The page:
Tuesday, August 8, 2017

How long can deceased estates run?

View blog How long can deceased estates run? by Matthew Burgess

A recent post looked at the requirement that following the death of a member, an SMSF must ensure that it pays a member’s death ‘as soon as practical’ (see - How soon is now ** (or ‘as soon as practicable’)?)

Following last week’s post in relation to the liability of executor’s for a deceased’s tax debts, one related issue is worth considering – namely - how long can a deceased estate remain in ‘administration mode', following someone’s death?

Assuming there are no complications with the deceased estate due to, for example, a challenge against a will, it is generally the case that the Tax Office accepts a maximum period of three years for an estate to be administered.

The administration of the estate, from the Tax Office’s perspective involves the ultimate distribution of assets to beneficiaries if there is no formal testamentary trust under a will, or the distribution of assets to a testamentary trust if the deceased has incorporated that into their will.

This effectively means that for the purposes of the excepted trust income rules (these are the rules that allow children to be treated as adults for tax purposes), all wills contain a form of testamentary trust.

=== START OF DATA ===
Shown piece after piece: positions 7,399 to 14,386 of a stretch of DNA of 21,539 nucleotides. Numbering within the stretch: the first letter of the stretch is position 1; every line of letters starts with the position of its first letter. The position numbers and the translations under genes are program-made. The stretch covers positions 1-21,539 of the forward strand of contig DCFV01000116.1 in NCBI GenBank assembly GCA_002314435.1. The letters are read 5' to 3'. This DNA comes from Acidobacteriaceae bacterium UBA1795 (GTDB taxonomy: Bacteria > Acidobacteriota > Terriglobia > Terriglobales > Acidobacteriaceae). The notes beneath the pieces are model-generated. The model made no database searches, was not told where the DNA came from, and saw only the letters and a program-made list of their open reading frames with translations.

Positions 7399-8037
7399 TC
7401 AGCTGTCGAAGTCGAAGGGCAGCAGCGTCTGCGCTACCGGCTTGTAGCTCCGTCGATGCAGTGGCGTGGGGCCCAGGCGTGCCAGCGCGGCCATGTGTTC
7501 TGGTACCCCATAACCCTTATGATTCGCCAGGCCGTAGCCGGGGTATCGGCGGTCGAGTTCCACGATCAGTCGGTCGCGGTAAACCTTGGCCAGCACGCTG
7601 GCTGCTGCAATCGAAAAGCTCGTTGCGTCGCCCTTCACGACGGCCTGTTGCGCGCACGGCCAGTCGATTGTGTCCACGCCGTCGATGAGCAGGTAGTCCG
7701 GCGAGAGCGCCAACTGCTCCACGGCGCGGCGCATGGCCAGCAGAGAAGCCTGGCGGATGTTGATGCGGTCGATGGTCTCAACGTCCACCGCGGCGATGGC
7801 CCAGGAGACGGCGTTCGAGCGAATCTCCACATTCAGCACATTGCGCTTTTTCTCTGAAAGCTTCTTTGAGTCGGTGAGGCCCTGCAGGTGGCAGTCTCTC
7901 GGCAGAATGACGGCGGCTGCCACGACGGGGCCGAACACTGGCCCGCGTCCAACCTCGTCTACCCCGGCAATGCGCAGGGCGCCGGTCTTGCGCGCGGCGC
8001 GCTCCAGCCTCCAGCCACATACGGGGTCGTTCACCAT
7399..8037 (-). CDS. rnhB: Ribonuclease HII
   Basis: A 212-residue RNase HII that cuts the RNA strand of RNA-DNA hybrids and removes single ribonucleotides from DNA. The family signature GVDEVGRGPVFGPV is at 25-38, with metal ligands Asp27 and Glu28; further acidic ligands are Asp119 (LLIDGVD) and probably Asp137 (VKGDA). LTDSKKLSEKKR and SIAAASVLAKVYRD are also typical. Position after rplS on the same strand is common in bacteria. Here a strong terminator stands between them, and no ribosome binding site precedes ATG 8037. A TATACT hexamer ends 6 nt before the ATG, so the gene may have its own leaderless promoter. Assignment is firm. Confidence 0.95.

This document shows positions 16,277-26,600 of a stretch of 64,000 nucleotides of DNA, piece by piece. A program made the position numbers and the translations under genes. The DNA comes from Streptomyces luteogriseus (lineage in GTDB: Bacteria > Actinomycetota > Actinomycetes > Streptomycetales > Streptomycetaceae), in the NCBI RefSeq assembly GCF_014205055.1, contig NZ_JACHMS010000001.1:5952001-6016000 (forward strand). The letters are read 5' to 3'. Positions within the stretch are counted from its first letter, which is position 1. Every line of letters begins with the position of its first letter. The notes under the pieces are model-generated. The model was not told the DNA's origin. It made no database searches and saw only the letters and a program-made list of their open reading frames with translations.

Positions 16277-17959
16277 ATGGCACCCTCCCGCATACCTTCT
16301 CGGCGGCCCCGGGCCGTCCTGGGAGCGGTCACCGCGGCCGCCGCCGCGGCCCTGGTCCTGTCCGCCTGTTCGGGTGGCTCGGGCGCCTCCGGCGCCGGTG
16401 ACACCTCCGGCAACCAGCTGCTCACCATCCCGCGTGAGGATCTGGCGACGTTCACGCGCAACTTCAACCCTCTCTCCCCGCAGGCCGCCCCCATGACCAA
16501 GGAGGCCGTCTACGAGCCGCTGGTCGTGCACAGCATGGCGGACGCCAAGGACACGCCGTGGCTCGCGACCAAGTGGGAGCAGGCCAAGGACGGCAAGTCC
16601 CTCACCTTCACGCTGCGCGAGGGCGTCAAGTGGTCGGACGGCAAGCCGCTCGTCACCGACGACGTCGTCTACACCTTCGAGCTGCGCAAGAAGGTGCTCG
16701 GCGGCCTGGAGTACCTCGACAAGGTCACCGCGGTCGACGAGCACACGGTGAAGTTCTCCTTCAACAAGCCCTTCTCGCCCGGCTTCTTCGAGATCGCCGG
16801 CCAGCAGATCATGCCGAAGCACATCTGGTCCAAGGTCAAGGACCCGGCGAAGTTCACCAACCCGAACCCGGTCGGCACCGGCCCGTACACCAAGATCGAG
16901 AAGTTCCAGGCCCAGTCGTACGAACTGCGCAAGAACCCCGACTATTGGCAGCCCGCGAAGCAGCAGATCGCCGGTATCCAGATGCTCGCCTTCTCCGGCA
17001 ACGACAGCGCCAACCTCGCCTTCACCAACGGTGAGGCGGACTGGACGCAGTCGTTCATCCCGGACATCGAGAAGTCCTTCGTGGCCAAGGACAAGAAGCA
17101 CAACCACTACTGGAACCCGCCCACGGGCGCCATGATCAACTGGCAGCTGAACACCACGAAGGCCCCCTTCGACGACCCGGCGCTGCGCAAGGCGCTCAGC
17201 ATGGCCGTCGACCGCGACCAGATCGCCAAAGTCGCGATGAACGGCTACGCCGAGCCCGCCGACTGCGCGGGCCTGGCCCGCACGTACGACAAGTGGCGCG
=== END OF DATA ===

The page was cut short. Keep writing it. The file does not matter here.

Where the will provides for the assets to pass directly to beneficiaries, the length of time the ‘testamentary trust’ lasts for tax purposes will be equal to the maximum period of time it takes to administer the estate. In contrast, where a traditional testamentary trust is established, the standard vesting date rules for trusts apply (broadly up to 80 years from the date of death).

It is important to note that while the Tax Office allows a maximum of three years, often they will in fact expect that the deceased estate is administered within 12 months from the date of death, and therefore may deny access to the excepted trust income provisions despite the fact that the estate has not been fully administered.

The Tax Office has confirmed its broad position in this regard via taxation ruling IT2622. As usual, if you would like a copy of the ruling please contact me.

The above post is based on an article originally published in the Weekly Tax Bulletin.

Image courtesy of Shutterstock